American Cancer Society: What Is It and How Does It Help Fight Lymphoma?

American Cancer Society

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The American Cancer Society (ACS) is an historic institution in U.S. medicine. The society has been working for more than a century with the goal of helping people who suffer from all types of cancer by improving their quality of life, helping find cures, and fighting back cancer. But how did it all start and how can patients who suffer from lymphoma benefit from its work?

The nationwide, community-based, voluntary health organization got its start in 1913 when it was founded by 10 doctors and five laypeople in New York City. At the time, being diagnosed with cancer was almost certainly a death sentence because there was little information known about the disease. People did not talk about cancer in public, and doctors would sometimes conceal the name of the disease to avoid panic.

Learn more about some long-term or future effects that blood cancer survivors might suffer from after their treatment.

The founders of the society believed they could raise public awareness about cancer to advance the fight against the disease. It began as the American Society for the Control of Cancer (ASCC), but over time, the organization changed its name to the American Cancer Society, which has its headquarters in Atlanta, Georgia, with regional and local offices throughout the country in 11 geographical divisions.

The American Cancer Society is “dedicated to eliminating cancer as a major health problem by preventing cancer, saving lives, and diminishing suffering from cancer through research, education, advocacy, and service,” the society states on its website. “The American Cancer Society’s international mission concentrates on capacity building in developing cancer societies and on collaboration with other cancer-related organizations throughout the world in carrying out shared strategic directions.”

Since the American Cancer Society is focused on all types of cancer, lymphoma patients can benefit from getting involved with the organization. For people who are at risk of suffering from lymphoma, the American Cancer Society can help with tips on prevention and detecting it as early as possible.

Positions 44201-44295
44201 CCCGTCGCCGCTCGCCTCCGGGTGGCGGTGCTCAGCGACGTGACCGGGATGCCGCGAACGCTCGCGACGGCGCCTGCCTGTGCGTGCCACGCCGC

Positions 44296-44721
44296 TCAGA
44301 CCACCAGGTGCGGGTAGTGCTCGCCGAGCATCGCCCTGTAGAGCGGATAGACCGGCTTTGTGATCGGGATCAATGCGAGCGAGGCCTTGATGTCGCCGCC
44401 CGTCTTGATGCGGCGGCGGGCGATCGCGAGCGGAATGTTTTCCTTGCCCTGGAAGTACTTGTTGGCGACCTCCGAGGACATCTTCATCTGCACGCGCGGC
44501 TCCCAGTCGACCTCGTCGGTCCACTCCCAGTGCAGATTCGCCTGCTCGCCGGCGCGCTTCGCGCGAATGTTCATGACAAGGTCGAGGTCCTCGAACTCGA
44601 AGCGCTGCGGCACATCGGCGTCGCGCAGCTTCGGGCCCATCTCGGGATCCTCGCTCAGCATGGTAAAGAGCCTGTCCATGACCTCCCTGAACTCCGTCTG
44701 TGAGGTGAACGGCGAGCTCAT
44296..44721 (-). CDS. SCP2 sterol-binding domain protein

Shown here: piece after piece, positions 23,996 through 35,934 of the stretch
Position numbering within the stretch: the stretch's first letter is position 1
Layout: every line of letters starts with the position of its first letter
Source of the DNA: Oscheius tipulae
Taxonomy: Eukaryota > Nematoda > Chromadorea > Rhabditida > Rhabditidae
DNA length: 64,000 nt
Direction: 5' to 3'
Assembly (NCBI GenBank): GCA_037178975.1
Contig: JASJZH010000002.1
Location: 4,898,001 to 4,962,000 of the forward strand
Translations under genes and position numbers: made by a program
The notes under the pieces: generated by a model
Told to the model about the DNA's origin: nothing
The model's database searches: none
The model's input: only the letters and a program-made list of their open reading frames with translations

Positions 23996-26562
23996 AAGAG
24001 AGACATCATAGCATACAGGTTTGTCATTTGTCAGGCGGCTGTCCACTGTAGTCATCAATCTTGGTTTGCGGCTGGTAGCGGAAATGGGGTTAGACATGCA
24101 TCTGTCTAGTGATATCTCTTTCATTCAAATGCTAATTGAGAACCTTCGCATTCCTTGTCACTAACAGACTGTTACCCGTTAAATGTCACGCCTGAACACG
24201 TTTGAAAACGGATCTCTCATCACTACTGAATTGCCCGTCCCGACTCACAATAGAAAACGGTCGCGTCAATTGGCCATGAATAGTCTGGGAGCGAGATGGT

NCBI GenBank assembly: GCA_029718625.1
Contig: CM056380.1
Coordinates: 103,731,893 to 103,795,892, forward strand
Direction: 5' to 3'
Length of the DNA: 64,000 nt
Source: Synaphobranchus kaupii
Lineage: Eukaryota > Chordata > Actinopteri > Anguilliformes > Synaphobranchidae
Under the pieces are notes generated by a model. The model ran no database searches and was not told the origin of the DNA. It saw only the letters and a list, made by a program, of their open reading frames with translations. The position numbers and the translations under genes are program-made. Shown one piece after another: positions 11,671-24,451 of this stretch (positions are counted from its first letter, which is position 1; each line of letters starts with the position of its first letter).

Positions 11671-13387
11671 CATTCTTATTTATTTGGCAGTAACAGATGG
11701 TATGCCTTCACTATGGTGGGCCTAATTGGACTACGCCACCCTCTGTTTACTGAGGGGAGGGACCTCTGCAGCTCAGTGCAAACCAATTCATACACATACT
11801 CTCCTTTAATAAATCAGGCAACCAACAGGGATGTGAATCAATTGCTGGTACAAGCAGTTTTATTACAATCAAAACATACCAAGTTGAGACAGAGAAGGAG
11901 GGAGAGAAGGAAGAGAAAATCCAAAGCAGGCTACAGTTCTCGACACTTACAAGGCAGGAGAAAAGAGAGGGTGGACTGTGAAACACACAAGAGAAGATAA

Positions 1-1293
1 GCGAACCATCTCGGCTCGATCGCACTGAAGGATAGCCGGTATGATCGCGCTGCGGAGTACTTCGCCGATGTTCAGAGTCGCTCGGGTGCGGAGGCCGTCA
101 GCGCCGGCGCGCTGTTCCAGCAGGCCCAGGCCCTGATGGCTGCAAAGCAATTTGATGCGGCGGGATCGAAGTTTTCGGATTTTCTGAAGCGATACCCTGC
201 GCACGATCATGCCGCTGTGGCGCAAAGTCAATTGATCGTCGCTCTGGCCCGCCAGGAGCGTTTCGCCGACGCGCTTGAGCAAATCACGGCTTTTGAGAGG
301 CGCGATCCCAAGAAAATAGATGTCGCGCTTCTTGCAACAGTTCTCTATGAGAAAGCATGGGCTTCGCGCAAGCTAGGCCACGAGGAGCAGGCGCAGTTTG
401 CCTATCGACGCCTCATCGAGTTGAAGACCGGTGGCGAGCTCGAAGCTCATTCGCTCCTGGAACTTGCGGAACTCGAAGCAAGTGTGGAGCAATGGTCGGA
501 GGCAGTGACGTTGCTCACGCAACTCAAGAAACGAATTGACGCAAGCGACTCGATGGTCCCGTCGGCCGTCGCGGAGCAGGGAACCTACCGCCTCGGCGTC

The society also provides information, programs, services, and community referrals to lymphoma patients, survivors, and loved ones, while it’s determined to advance research in the field and help find more effective treatments for lymphoma.

The ACS funds research to help understand the causes of cancer, figure out the best ways to prevent it, and hopefully find new ways to cure the disease.

“Learn about our research program that includes extramural grants, behavioral research, intramural epidemiology, and surveillance research,” the ACS says. “We work with lawmakers to pass laws to defeat cancer and rally communities worldwide to join the fight. Learn more about how we promote beneficial policies, laws, and regulations for patients and families affected by cancer through our advocacy and public policy work – and how you can get involved.”

The American Cancer Society offers informational resources about the different types of lymphoma, both in adults and children, lymphoma causes and risk factors, treatment options, potential side effects, nutrition, and other aspects of dealing with the disease. Patients can also find help and support to cope with the emotional demands of suffering from lymphoma.

These include Patient Lodging Programs; Road to Recovery (Rides to treatment); TLC: Hair loss and mastectomy products; Look Good Feel Better (Help with appearance-related side effects of treatment); Look Good Feel Better for Teens; Online Communities and Support; Cancer Survivors Network; I Can Cope – online cancer education classes; MyLifeLine.org – Free Personal Cancer Support Websites; and Patient Navigator Program (Personal cancer guide).

Find out more about the American Cancer Society’s support programs here.

Learn more about the American Cancer Society here.

Note: Lymphoma News Today is strictly a news and information website about the disease. It does not provide medical advice, diagnosis, or treatment. This content is not intended to be a substitute for professional medical advice, diagnosis, or treatment. Always seek the advice of your physician or other qualified health provider with any questions you may have regarding a medical condition. Never disregard professional medical advice or delay in seeking it because of something you have read on this website.

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